Audrey Hepburn: Still the Fairest Lady

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John Kobal / Getty

Audrey Hepburn (1929 - 1993)

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In movies, too, she was too rich for some people's taste, and too thin. Men might call her "the thin girl" in Love in the Afternoon) or "the bird girl" (Green Mansions) or funny face. Funny face? C'est a rire. She looked great in basic black, whether as the existential rag doll of Fred Astaire or the bride of Christ in The Nun's Story. Indeed, in her transformation movies - Sabrina and Funny Face and My Fair Lady - she always looked more gorgeous in Phase One (mousy) than Phase Two (elegant), more ravishing with her hair down than up, with her dress casual than couture.

Anyway, the camera loved her natural glamour: the doe eyes, the perfection and intelligence of her mouth. And she trusted the camera to capture the subtle shades of delight or disapproval - passion rendered with delicacy. In Sabrina she must spend most of her time hiding her true feelings from two men who can't decide if they love her. The whole enchanting performance, like so many that would follow, is a private conversation between Hepburn and her 35mm confidante.

Hepburn women were often women apart, like the Green Mansions Bird Girl, quarantined in her aviary. Race was the improbable barrier in The Unforgiven, where she got a great tan to play Burt Lancaster's "l'il red-hide Injun," the pretty pelt in a sociological showdown.


The more common hurdle for a Hepburn heroine was age. Time and again, Hollywood accented her gamine charm by teaming her with male stars who could have been her father. Half of her first dozen leading men were 20 to 30 years older than she: Humphrey Bogart (54 to her 25) in Sabrina, Henry Fonda (51 to her 26) in War and Peace), Astaire (58 to her 28) in Funny Face, Gary Cooper (56 to her 28) in Love in the Afternoon, Cary Grant (59 to her 34) in Charade, Rex Harrison (56 to her 35) in My Fair Lady.

Perhaps the men who directed her in this period (and all but four of them were over 50) determined that her age was no hurdle at all for Hepburn - that a connoisseur's maturity was needed to appreciate her unique vintage. She was courted on screen by nearly every hunky Hollywood relic until, in The Nun's Story, only God could be her best beau.

Breakfast at Tiffany's set Hepburn on her 60s Hollywood course. Holly Golightly, small-town Southern girl turned Manhattan trickster, was the naughty American cousin of Eliza Doolittle, Cockney flower girl turned Mayfair Lady. Holly was also the prototype for the Hepburn women in Charade, Paris When It Sizzle and How to Steal a Million: kooks in capers. And she prepared audiences for the ground-level anxieties that Hepburn characters endured in The Children's Hour, Two for the Road and Wait Until Dark.

Now she was co-starring with men her own age, or at least her own generation. George Peppard, in "Tiffany's", and James Garner, in "The Children's Hour", were a year older. Peter O'Toole, in "How to Steal a Million", was three years younger, and "Two for the Road"'s Albert Finney seven years her junior - and the first Audrey co-star who seemed ready to treat her as a sex object. Yet to find someone whose roguish masculinity complemented her ethereal femininity, she would have to come out of retirement in 1976 for Sean Connery and Robin and Marian.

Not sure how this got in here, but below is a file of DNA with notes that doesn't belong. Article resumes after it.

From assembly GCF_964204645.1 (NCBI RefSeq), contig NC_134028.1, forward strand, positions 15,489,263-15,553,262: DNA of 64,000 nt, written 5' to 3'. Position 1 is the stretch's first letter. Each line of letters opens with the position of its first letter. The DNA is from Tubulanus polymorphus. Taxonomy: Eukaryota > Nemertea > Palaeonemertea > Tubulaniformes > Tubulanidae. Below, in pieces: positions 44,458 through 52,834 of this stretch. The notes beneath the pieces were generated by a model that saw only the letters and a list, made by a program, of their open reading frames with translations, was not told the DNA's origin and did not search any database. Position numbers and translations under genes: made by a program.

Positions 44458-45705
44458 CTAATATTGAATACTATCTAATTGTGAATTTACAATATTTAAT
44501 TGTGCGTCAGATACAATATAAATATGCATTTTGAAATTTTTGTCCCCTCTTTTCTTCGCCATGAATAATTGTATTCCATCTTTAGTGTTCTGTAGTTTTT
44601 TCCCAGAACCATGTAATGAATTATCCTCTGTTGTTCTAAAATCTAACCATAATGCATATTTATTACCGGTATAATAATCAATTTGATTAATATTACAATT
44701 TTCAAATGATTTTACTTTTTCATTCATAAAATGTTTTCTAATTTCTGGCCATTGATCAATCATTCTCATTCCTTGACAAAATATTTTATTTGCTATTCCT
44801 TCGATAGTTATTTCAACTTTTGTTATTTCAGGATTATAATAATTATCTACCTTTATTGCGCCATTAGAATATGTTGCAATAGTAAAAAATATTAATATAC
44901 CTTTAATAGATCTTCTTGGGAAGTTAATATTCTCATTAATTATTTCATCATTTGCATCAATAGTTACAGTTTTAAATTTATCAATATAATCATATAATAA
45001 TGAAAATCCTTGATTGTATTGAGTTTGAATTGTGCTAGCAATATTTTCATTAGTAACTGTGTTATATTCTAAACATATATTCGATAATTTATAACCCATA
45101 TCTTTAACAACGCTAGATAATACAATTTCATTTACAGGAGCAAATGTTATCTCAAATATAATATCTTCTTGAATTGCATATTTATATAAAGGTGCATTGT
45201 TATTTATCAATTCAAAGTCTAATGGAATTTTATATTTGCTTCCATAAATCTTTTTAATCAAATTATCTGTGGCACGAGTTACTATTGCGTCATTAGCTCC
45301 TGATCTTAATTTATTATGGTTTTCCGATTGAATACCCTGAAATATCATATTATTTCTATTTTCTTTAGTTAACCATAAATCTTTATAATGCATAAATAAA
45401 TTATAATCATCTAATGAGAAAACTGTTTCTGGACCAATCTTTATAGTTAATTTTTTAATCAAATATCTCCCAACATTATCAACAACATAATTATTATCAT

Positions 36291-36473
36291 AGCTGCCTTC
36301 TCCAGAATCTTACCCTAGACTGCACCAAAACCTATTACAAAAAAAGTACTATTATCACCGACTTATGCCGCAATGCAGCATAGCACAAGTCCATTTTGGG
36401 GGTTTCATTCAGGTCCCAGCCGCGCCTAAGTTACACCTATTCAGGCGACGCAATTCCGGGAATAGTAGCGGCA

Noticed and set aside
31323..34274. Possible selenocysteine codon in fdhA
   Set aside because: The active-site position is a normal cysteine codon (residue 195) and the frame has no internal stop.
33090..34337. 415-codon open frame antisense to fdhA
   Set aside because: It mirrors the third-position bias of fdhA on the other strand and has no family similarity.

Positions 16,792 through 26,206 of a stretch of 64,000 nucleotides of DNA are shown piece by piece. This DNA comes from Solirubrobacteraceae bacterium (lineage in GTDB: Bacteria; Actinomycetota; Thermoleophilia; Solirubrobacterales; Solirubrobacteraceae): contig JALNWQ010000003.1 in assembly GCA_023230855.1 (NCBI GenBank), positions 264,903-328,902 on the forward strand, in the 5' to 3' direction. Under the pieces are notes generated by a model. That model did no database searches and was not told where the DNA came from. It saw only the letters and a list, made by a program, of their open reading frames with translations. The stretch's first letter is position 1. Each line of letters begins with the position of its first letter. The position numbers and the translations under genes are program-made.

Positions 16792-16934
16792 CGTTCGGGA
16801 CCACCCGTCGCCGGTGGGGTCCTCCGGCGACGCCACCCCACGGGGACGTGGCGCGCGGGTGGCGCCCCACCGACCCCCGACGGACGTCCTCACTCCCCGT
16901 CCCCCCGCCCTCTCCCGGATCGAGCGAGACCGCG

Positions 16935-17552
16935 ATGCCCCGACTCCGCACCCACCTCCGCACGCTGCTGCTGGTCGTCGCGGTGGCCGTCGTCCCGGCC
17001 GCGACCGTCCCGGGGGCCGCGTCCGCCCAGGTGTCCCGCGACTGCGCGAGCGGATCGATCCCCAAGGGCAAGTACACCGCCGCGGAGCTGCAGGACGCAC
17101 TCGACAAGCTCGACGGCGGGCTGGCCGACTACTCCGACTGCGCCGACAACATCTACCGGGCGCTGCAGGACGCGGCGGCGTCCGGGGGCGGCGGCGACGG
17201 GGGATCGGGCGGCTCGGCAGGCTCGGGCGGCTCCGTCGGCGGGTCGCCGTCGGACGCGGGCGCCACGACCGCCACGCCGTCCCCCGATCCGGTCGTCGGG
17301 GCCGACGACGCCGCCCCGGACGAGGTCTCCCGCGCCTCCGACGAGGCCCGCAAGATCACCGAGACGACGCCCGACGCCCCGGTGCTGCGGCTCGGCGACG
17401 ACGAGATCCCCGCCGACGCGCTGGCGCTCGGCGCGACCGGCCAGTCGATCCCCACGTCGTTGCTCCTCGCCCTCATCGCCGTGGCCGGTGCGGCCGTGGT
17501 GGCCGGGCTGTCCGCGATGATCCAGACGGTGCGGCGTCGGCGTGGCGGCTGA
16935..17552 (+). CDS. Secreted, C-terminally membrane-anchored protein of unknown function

She made a few more film appearances, the last one indelible: as Richard Dreyfuss' adviser from Heaven in Always. It was a visitation from the guardian angel of our finest instincts.


For most of her life she managed to evade tabloid crossfire that signifies modern celebrity. The reign of Hepburn was mainly on the screen. She married an actor, Mel Ferrer, then she married a doctor; she had two sons, both attending her when she died. People near her said she was not treated well by her men until she found Robert Wolders, her companion for her last, most difficult decade.

And always she took seriously the responsibility of being Audrey Hepburn. Greeting her admirers at a Museum of Modern Art tribute in 1990, she she was elegant, direct, indulgent to the attention paid her. Like the reporters lined up to meet Princess Ann, we felt privileged to be in her regal presence. Serene Majesty: it was what she was and what she possessed.

"Radiance is the word," Joe Ferrer, a Time editor of the 80s and 90s who is Mel's nephew, wrote to me in an email just after Hepburn's death. "As a person, too. Though I don't think I saw her more than once after the divorce, she maintained a warm and sturdy bond with my mother. She was an exceptional person, kind, caring, involved and strong. She was someone you wished you could be like - a person who, so far as I could see, was even better than she appeared to be."

In great acting, we see the soul of the character through the craft of the performer. In a great star, we see the personality of the performer through the veil of the character. The actor disappears, the star displays. Hepburn did both. She always illuminated the parts she played; those young women won a unique allure because she played them. But she was also, and utterly, herself. What a gift to the earth that was, from the movies' last and best lady.

In Paul Rudnick's wonderful new play "Regrets Only", the dress designer played by George Grizzard enunciates the difference between style and fashion. "Fashion is for followers," he says. "Style you create for yourself." Audrey Hepburn created, embodied, her own fabulous style. Here's hoping it never goes out of fashion.

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